FTC Faces Big Burden of Proof vs. Google

The Federal Trade Commission has its work cut out for it in its antitrust inquiry into Google's search engine practices, according to several legal experts.

Now that the Federal Trade Commission has formally launched in antitrust investigation of Google's (NASDAQ:GOOG) search business, it will have to prove the leading search engine harmed consumers, not just the companies lobbing allegations that Google impinges competition.

The FTC June 24 informed the search engine it has opened an inquiry into the company's business practices after fielding complaints from Microsoft (NASDQ:MSFT), Expedia (NASDAQ:EXPE), TripAdvisor, Yelp and others that Google promotes its own Web services above their own in its search results. These gripes echo those made by Foundem, eJustice.fr and Microsoft's Ciao in Europe.

FairSearch.org, which includes Microsoft, Expedia and others, has argued that Google uses other companies' content without their permission, engages in "deceptive display of search results," manipulates search results to favor Google's products, and buys companies that impede its dominance online.

Google will be investigated under the FTC's Section 5 rule that deals with deceptive and unfair acts and practices, which includes "bait and switch" tactics.

Proving that Google's actions harm consumers will be easier said than done, according to David Balto, a Washington, D.C., attorney who has practiced antitrust law for the FTC, as well as the antitrust division of the Department of Justice.

"To succeed in an antitrust case, you have to look at a federal court judge and say consumers are hurt because they pay more or they have fewer choices," Balto said. The first argument may not work because Google search and other Web services are free. The second is simply tough to prove.

Balto believes Google would prevail in an antitrust case brought by the FTC because it has the consumers' best interest foremost in its mind: to provide accurate and timely results to their queries.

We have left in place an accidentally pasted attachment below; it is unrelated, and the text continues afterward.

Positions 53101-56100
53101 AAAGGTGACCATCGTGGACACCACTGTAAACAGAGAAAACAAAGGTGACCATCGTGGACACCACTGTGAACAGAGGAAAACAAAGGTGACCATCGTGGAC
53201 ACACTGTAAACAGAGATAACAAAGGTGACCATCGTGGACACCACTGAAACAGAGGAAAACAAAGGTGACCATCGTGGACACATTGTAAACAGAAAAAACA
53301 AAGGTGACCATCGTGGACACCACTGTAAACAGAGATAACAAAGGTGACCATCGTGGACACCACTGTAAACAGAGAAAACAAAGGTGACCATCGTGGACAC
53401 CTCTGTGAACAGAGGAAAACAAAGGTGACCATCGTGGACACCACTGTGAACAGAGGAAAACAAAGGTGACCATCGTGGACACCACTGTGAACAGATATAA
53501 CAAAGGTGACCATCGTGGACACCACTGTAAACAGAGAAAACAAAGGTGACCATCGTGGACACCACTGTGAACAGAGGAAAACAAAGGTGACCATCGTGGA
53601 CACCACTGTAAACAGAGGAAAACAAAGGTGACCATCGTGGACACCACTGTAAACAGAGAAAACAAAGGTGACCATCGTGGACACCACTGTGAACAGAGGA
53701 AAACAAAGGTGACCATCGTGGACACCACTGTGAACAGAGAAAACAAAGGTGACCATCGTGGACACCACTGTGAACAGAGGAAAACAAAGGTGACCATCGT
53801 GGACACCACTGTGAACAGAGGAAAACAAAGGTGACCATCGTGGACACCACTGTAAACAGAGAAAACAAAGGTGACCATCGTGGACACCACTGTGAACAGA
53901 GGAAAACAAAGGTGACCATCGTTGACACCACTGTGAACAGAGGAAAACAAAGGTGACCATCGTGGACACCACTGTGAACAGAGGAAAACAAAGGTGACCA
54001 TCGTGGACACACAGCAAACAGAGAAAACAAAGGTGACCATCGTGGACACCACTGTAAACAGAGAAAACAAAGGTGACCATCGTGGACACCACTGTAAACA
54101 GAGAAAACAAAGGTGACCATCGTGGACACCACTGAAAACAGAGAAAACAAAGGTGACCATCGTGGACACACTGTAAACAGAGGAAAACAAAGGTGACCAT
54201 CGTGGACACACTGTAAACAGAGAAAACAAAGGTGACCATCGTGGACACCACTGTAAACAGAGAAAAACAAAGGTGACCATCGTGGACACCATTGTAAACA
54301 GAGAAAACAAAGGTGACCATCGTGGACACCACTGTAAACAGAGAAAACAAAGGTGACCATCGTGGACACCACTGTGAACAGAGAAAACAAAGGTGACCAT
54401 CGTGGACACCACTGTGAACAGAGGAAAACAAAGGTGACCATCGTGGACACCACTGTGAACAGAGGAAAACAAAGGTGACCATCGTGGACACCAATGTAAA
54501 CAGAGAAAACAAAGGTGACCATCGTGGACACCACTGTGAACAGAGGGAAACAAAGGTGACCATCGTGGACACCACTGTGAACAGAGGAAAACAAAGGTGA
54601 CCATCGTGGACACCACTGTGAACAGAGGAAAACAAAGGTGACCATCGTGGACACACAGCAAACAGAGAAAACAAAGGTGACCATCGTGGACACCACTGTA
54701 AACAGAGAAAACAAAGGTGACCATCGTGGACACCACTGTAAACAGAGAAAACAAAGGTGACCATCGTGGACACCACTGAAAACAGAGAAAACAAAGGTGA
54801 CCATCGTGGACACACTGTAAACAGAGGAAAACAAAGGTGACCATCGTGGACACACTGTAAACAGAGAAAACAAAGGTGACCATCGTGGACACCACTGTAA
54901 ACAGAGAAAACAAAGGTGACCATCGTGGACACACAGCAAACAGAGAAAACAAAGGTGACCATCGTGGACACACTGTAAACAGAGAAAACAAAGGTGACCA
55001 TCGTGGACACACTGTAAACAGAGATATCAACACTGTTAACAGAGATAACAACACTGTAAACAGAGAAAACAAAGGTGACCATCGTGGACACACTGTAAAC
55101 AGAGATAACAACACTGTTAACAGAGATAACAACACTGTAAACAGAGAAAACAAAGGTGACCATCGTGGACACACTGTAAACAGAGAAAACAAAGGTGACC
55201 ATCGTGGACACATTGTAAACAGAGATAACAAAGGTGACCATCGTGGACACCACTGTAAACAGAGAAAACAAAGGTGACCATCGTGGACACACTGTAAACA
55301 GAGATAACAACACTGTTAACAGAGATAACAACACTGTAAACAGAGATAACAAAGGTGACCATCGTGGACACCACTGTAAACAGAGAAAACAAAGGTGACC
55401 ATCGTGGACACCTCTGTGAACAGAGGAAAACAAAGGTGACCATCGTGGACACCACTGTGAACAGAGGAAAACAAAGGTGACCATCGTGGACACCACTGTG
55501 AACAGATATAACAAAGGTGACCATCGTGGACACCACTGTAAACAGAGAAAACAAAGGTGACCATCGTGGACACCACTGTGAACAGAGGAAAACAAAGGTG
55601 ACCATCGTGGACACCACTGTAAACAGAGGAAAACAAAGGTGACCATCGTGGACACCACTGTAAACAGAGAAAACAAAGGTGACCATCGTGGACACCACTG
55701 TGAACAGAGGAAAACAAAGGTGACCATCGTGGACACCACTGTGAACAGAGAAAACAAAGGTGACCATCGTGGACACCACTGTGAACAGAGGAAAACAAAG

Noting that Google's conduct is largely precompetitive, he pointed to how Google protects consumers against deceptive Website operators. For example, Google discovered that J.C. Penney had gamed Google's search engine to push up its Website in search rankings last holiday season. The company manually dropped the retailer in its rankings.

Balto further noted that this case springs from complaints embittered companies are making that Google won't let them compete in the search market. Consumers, he argued, don't care where these companies are placed or that their advertising opportunities suffer from appearing far down on search results pages. They care about finding the results they want.

"I love antitrust and I love to go after large companies," Balto told eWEEK. "But I have a lot of doubt an investigation on search will lead to much. I think this is a dog that won't bark. It will take them awhile to walk it around the block, but I think that's what they're going to find out."

Geoffrey Manne, senior adjunct fellow at TechFreedom and lecturer in law at Lewis & Clark Law School, and Joshua Wright, professor of law & economics at George Mason University School of Law, added that "reducing consumer choice" seems to be a euphemism for "harm to competitors, not competition," where the reduction in choice is the reduction of choice of competitors who are put out of business by pro-competitive behavior.

"The fact that Google's rivals--including Microsoft itself--are complaining about the company suggests, ironically, that Google's practices are in fact pro-competitive and thus pro-consumer," Manne and Wright wrote.

However, Melissa Maxman, co-chair of the antitrust department at law firm Cozen O'Connor, wonders if there isn't a little something of the where-there's-smoke-there's-fire adage at play here; her firm has clients who are complaining about Google's search practices.

Maxman said she believes there's no question Google has earned its monopoly status, but added that obtaining a monopoly is not illegal if its earned.

"Why is [Microsoft] Bing not gaining?" Maxman told eWEEK via e-mail. "Is it because Google is gaming results? It could be very similar to what Microsoft did with the Internet browser."

In truth, Bing is gaining search share, albeit incrementally and certainly not at the expense of Google. Bing launched two years ago and has grown from 8 percent share to about 13 percent share. However, Bing's gains have come at the expense of Yahoo. Google has maintained its 65 percent share for the last few years, according to comScore.

Meanwhile, Balto noted that even though the FTC may be putting Google under the microscope, less than 1 out of every 10 investigations leads to an enforcement action. There has not been a successful Section 5 litigated case since 1972, he added.